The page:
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KC to host meeting of ophthalmologists

The Kennel Club has announced that some changes will take place to the way in which new information and data are reported with respect to the current KC/BVA/ISDS eye schemes to ensure the schemes that have been developed over many years remain of value to breeders.

This follows intensive discussion between the KC, the British Veterinary Association and the International Sheep dog Society, all of whom are committed to improving the way in which accurate information is made available to breeders, to establish an agreed procedure for the publication of results. The changes also pave the way for the establishment of a European based eye certificate that could be recognised internationally.

The Kennel Club has, in effect, now taken full control over the publication of results. Previously the status of conditions and how they were published was decided by the BVA and little or no consultation took place with the Kennel Club, breeders or breed clubs.

occasionally the right hand did not know what the left hand was doing. The publication of raw results (however accurate they may be for the individual dogs concerned) can give a distorted picture of any eye problems within a breed and lead to unnecessary concern among breeders.

To avoid such problems in the future, the results of eye tests are to be published by the Kennel Club who will now be able to ensure the most appropriate route is chosen and will take into account the relative importance of the conditions to the relevant breeds.

To make sure that the publication of results is appropriate, a KC advisory group comprising breeders, geneticists and ophthalmologists will be formed to assess the various conditions and recommend both the level of detail published and give accompanying advice on that information.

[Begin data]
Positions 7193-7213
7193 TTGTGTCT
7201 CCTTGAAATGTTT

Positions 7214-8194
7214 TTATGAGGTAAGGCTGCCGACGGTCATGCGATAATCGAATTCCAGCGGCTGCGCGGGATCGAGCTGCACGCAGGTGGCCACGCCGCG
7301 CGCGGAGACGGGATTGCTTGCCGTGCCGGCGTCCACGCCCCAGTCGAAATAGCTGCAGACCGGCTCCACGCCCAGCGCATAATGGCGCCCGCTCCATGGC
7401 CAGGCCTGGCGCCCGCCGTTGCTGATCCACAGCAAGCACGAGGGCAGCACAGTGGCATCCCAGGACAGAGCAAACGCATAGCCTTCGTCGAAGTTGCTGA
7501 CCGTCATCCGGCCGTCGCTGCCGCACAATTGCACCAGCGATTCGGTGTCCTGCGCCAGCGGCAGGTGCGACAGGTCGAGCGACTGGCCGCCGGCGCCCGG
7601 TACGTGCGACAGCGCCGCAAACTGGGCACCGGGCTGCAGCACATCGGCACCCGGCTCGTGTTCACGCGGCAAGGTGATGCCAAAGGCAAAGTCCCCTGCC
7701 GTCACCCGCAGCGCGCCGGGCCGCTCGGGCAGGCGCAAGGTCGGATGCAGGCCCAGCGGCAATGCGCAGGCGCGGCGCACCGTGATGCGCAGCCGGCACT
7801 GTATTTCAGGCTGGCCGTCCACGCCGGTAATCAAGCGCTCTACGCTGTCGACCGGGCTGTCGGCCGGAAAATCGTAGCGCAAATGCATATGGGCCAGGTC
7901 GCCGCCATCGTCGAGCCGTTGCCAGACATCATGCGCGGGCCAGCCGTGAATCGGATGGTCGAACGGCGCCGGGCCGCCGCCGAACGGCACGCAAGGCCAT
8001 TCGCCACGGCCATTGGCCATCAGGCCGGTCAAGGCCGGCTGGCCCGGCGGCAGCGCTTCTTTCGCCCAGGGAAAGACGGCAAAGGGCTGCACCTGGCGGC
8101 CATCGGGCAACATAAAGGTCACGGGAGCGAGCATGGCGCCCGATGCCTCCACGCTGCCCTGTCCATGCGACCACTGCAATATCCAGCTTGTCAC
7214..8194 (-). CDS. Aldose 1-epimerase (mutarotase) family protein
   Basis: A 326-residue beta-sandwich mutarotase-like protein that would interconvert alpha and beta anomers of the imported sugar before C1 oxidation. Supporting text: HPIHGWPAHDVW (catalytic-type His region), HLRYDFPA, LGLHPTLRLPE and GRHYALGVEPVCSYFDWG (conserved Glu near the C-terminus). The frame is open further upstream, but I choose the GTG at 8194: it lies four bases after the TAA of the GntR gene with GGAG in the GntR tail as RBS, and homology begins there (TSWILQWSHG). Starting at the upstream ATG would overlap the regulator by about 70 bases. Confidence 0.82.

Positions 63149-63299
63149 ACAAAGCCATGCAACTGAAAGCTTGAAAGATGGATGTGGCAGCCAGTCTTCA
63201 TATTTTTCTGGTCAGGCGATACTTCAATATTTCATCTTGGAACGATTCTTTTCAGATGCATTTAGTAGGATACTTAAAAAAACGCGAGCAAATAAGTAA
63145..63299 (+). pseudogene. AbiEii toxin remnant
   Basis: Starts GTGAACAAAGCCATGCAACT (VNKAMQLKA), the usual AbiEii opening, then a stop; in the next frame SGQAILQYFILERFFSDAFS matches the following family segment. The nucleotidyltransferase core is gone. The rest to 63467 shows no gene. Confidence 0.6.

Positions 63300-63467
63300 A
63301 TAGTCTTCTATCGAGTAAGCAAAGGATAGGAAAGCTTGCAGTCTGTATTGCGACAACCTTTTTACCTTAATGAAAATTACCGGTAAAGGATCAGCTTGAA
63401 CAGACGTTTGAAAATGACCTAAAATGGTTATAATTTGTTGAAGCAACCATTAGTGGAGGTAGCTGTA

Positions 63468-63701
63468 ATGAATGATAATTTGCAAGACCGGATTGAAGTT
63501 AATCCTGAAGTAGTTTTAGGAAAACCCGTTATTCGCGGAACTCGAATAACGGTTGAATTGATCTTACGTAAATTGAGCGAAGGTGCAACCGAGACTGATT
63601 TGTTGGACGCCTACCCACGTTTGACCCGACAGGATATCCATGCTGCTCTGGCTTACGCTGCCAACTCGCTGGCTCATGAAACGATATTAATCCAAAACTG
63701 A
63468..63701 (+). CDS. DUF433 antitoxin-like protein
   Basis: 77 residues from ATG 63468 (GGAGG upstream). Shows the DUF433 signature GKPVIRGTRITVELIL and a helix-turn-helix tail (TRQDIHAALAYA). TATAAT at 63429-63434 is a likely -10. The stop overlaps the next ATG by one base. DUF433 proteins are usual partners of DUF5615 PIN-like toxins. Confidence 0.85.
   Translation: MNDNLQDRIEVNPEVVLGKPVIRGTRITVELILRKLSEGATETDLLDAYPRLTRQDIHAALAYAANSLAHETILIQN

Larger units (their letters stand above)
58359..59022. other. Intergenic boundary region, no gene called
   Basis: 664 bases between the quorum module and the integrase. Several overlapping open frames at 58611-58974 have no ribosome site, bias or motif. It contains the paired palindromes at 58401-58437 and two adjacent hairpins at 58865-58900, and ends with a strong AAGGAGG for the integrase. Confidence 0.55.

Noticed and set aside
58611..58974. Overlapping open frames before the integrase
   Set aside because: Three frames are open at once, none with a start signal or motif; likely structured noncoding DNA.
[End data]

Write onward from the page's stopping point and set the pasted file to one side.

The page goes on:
The existing BVA Eye Panel Working Party will be joined by two KC representatives so that all relevant matters can be discussed from the early stages should a new condition emerge or should it be thought that an emerging condition is becoming more serious. In this way relevant breed clubs and councils can be kept informed for progress and their views taken into consideration. The BVA is also undertaking a review of the operation of its part of the Eye Scheme and has invited the Kennel Club to take part in the review and will consider the current European Community Veterinary Organisation for recognition.

In the meantime, the Kennel Club has confirmed that it will recognise the eye scheme of the (ECVO) and will also accredit other schemes if they include essential quality controls and stand up to peer review. This means that schemes must be approved by recognised experts in the UK.

The world wide web is seen as a useful and immediate tool to pass on information quickly and it is proposed that the KC and BVA websites could be used to provide advice as well as data to breeders and owners. In the long term all three organisations are committed to a universally recognised international eye certificate and the Kennel Club has agreed to host an international meeting of ophthalmologists in February 2003 to progress this idea.